If you have been following my column here, chances are, you get it. Israeli startups are hot, and so is the level of innovation they bring!
Well, last week, I attended an event called Techonome for the fourth year in a row. The event was organized by two people who I know for years and who have a tremendous impact on the local startup scene. Orli Yakuel, a well-known blogger and UX expert has been known for her spot-on opinions, which usually take her much shorter time to formulate than the rest of us.
The second person behind Techonome was Donna Griffit, who I like to call "The Pitch Guru." Basically, since English is not the native language here, entrepreneurs need to spend more time preparing their pitch, their story, and the value they provide. Donna does that to perfection. You can read more about Donna's services here.
Before you get annoyed, there is a reason I mentioned who organized the event and went into such detail about both Orli and Donna. The knowledge and expertise both these people bring to the table had a direct impact on the amazing event that was Techonome.
A few days before the event, I met with the startups one on one along with Robin Wauters from TheNextWeb to interview them and hear what they would be launching at Techonome. I have to be honest. I expected to hear a whole lot of the words "Social network" and "Photo sharing." I was ready to be bored.
It didn't take long before I realized the level of innovation carefully selected to display their work at Techonome was in a totally different ball park.
There were six startups to present at Techonome and compete for a variety of prizes including $20,000 of Cloud storage and perks from Google.
So let's jump right in:
The first startup I met was Mossad. Yes, as in the name of the Israeli CIA. My initial reaction was "Do you really want to call yourselves that? You sure you want the real Mossad on your back?" Putting that completely unrealistic scenario of the Mossad caring aside, we jumped right in and didn't take long for the team to completely wow me.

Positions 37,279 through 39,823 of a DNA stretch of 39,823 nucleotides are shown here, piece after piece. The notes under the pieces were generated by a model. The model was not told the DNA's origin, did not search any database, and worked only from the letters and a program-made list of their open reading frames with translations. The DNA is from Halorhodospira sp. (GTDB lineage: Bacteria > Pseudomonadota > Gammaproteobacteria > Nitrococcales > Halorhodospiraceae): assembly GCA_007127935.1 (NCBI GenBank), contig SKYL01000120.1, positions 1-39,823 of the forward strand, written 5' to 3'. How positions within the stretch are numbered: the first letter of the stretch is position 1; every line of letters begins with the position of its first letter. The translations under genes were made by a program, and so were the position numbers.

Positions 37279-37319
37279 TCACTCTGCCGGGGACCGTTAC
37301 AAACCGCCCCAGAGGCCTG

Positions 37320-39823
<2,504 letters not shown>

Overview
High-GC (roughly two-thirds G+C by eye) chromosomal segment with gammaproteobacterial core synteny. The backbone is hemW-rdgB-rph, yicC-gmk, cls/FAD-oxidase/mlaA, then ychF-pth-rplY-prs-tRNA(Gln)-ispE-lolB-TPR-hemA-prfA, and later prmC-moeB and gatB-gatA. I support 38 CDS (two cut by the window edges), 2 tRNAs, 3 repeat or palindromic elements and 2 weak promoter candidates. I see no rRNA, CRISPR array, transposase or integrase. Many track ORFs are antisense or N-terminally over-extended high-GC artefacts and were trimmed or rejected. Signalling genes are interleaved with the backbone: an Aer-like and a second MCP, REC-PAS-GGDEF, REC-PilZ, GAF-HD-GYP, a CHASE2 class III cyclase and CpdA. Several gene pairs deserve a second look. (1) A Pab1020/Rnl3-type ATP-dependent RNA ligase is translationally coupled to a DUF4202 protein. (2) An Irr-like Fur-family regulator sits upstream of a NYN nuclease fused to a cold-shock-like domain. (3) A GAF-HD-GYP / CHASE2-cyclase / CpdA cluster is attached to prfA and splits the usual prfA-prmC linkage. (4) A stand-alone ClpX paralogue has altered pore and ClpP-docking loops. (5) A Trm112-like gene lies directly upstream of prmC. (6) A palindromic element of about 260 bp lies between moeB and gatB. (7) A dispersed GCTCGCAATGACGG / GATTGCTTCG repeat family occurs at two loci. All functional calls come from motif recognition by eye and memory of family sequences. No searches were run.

The Mossad is a mobile game in which location sensors, augmented reality, and other state-of-the-art technology is used. You get real life tasks that you carry out and compete with other "Mossad agents."
Well, the first thing I realized is that I am not the target audience for this. As soon as I got passed that, and got a first glimpse of the game itself, I was sold.
The game is designed beautifully and the execution is fantastic. It is on iOS for now and can be played in cities across the globe.
You can read more about the game on Kickstarter here but just imagine sitting in a restaurant and getting a notification that you are needed outside to disable a ticking bomb. You go outside and using your iPhone and augmented reality, you locate and disarm the explosive. Sounds pretty awesome and if you don't agree, then ask your kids what they think!
Next up was Rompr, a discovery engine for parents looking for activities to do with the little ones. Such a simple concept, that in its simplicity lays its brilliance. Think about it, you want to know what movie to go to? Ask on Facebook. Want to know about a local restaurant? Yelp or Foursquare. Want to ask a general question? Twitter.
But what if you are a hard-working parent who has a few hours to spare and does not want to waste them on local forums or email lists asking for recommendations. Well, Rompr is pretty much Foursquare for parents. You open the app and get real-time recommendations of places to go and things to do with the kids.
My first reaction was that they clearly needed to integrate with Foursquare and was impressed when the founders agreed and pretty much started working on that immediately.
While Rompr is, at the end of the day, "just another social network," it is one that focuses on a very specific need and audience, much like (yes, I am about to say the I word) Instagram and we all know how that ended. I am fan of Rompr, the team, and their vision.
Right now, Rompr is a website with a mobile web app and the native app is coming soon. You can read more about Rompr here.
OK, you know the scanario in which a single friend asks you who that guy/girl is your friends with on Facebook and whether they are single? Well, it happens to me all the time. Heystack streamlines that process and can quickly become the ultimate matchmaking tool.
Clearly, the Techonome audience agreed as this is the startup that ended up winning the whole competition. So why is Heystack so great?
Well, using Facebook's social graph, you are presented with friends and friends of friends who would be of interest to you, on a romantic level. You can see mutual interests, send them an ice breaker using integrated YouTube recommendations, and the icing is a native VoIP client that enables you to actually call that person without ever leaving the app. That is impressive.